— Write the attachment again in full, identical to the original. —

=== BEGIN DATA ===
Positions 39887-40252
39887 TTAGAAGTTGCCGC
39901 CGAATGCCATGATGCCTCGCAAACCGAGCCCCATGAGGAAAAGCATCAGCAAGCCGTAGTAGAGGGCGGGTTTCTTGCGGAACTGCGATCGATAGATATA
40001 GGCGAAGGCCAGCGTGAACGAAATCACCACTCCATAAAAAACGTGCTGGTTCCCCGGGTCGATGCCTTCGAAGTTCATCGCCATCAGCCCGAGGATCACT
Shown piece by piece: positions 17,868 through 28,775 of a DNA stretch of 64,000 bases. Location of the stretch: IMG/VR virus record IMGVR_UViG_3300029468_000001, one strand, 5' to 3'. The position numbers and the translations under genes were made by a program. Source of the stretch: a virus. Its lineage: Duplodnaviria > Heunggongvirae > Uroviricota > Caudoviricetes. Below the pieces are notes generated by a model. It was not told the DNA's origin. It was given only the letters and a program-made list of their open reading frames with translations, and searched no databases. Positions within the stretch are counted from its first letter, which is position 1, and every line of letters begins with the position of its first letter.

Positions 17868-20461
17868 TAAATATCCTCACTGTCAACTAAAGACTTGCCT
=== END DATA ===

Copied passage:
Positions 39887-40252
39887 TTAGAAGTTGCCGC
39901 CGAATGCCATGATGCCTCGCAAACCGAGCCCCATGAGGAAAAGCATCAGCAAGCCGTAGTAGAGGGCGGGTTTCTTGCGGAACTGCGATCGATAGATATA
40001 GGCGAAGGCCAGCGTGAACGAAATCACCACTCCATAAAAAACGTGCTGGTTCCCCGGGTCGATGCCTTCGAAGTTCATCGCCATCAGCCCGAGGATCACT
Shown piece by piece: positions 17,868 through 28,775 of a DNA stretch of 64,000 bases. Location of the stretch: IMG/VR virus record IMGVR_UViG_3300029468_000001, one strand, 5' to 3'. The position numbers and the translations under genes were made by a program. Source of the stretch: a virus. Its lineage: Duplodnaviria > Heunggongvirae > Uroviricota > Caudoviricetes. Below the pieces are notes generated by a model. It was not told the DNA's origin. It was given only the letters and a program-made list of their open reading frames with translations, and searched no databases. Positions within the stretch are counted from its first letter, which is position 1, and every line of letters begins with the position of its first letter.

Positions 17868-20461
17868 TAAATATCCTCACTGTCAACTAAAGACTTGCCT